Tuesday, May 22, 2007

Marc Elrich: Representing DC & PG County on the Montgomery County Council

If you’ve been reading this blog for a while, you know I rarely, if ever, write about politics, but this comment over at Silver Spring Scene by county councilman Marc Elrich really rubs me the wrong way. He may be the first politician in history to openly say they don’t want new jobs coming into their constituency. Apparently he believes that NPR moving from DC to Silver Spring could somehow “destabilize” the District, as if it were Fallujah or someplace. I’m not asking for a “Bridge to Nowhere”, but isn’t it a representative’s duty to attract businesses?

It seems Elrich’s position on “shifting” jobs within a region and not using financial incentives is strange for one who “supported the revitalization plan that was successfully implemented in the Silver Spring core”. Wasn’t luring Discovery from elsewhere in the same county by using tax breaks a big part of that effort? He believes that relocating companies “doesn’t necessary result in a corresponding change in residential location”. I can state with some confidence that in the case of Discovery a lot of people DID move to Silver Spring who used to live elsewhere and who would have not otherwise relocated to Silver Spring. OK, so maybe not everyone moves the same day as the company, but when they start to look for new houses or apartments, they strongly consider locations that are nearby their place of business.

Even if they don’t move, that influx of people every workday supports the addition of companies that services these businesses and their employees. I’m not sure where he expects jobs to magically come from if they don’t come by way of relocation from another place in the region. How often do businesses move to a completely new metropolitan area? Not frequently, because such a move usually isn’t very practical, especially for larger or well-established organizations. Start-up mom and pop businesses aren’t going to get together and decide to construct a 10-story office building. The thrift shops, hair salons and check-cashing stores in downtown Silver Spring aren’t going to make up a steady and significant tax base.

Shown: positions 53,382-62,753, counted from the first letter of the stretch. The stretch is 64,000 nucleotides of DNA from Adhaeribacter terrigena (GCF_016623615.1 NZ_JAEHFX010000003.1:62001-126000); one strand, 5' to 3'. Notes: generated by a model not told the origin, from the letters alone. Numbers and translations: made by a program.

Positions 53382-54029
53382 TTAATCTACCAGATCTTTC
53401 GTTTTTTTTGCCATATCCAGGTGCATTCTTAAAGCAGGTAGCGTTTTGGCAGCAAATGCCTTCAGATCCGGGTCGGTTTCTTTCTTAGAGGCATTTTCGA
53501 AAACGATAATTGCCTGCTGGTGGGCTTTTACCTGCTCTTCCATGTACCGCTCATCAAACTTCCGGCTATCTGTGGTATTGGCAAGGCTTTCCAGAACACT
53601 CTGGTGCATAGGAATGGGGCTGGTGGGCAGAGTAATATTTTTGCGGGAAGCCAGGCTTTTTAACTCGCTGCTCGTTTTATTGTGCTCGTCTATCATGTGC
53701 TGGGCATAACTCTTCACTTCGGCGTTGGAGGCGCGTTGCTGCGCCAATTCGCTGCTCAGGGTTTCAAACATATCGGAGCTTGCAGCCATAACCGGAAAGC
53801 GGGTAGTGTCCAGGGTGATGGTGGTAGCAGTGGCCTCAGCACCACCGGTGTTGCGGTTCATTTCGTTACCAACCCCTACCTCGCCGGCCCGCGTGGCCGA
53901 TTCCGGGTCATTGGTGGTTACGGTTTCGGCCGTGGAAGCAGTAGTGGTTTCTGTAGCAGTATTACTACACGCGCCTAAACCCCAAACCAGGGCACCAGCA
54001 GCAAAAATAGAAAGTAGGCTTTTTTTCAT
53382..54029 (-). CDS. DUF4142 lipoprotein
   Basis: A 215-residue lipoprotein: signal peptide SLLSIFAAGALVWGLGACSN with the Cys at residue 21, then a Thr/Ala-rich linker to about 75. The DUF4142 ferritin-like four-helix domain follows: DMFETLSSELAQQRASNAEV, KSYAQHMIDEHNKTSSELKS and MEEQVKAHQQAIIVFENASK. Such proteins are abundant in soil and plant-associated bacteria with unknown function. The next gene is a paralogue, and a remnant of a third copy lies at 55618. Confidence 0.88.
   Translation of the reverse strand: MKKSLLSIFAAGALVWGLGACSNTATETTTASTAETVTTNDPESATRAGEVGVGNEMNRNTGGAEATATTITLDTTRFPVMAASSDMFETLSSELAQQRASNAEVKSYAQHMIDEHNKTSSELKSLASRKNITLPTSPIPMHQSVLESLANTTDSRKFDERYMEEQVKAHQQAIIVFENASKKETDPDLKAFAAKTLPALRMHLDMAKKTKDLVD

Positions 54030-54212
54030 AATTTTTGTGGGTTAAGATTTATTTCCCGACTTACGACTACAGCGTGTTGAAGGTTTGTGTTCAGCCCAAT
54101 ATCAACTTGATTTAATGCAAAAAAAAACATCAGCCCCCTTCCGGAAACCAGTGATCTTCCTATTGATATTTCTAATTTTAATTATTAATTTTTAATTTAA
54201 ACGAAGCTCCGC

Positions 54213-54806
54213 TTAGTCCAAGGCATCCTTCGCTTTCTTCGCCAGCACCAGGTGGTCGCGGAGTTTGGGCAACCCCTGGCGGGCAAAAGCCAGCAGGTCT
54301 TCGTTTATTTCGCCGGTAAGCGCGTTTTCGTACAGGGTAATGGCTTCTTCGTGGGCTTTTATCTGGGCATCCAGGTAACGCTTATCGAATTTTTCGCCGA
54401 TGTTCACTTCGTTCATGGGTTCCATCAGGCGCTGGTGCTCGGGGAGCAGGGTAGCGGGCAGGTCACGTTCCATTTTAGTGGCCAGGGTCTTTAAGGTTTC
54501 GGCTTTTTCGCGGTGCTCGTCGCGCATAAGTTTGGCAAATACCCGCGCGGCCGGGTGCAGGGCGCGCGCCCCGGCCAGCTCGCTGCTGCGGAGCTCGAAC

Ehrlich also states that “most people make a conscious decision not to live in NVA”. Really, then why has Northern Virginia been one of the fastest growing areas in the country? From 2000-2005, Loudoun County had the biggest population increase of any county in the US. It must because no one wants to live in Northern Virginia. And when it comes to jobs, counties like Fairfax are blowing MoCo away.

But you know what, it’s all okay because he supports the Birchmere, which will employ maybe a dozen workers who will take out the beer bottles and mop the floors (and bartenders who won’t report their tips). That increase in tax revenue alone will certainly fund all the social programs that Mr. Ehrlich supports. I guess we’re just going to see people continue to commute right through Silver Spring on their way to jobs in DC and NoVa. I used to do a “reverse commute” to Silver Spring on the Metro and quite frequently I was the only person on the train car because there were so few quality jobs in Silver Spring to go to.

This crap is almost enough to get me to start voting Republican.


Anonymous said...


Anonymous said...

Maybe Marc Elrich can get a vote on the DC council and help them pass a commuter tax so that we finally have to pay our fair share when we have to drive to the District for work!

Sligo said...

Or we can pass a commuter tax for DC and Virginia residents who commute to MoCo... oh wait, all the jobs are IN DC & Virginia!

Anonymous said...

If Woodside is his main concern they could set up border checks. I know where they can get some really sharp uniforms that already have an SS on them.

WashingtonGardener said...

I hope Elrich really rethinks this - I have beighbors here in East SS who work for NPR - seems a natural move here to me.

Anonymous said...

If anyone is suprised to read the comments of Marc Elrich, they haven't been paying attention to MoCo politics for the past 10 years. This citizen believes that he can do Silver Spring redevelopment a lot of harm. We are barely halfway done in Silver Spring. Losing Duncan/Silverman and having Elrich/Tibbetts in seats of power is treading on very thin ice.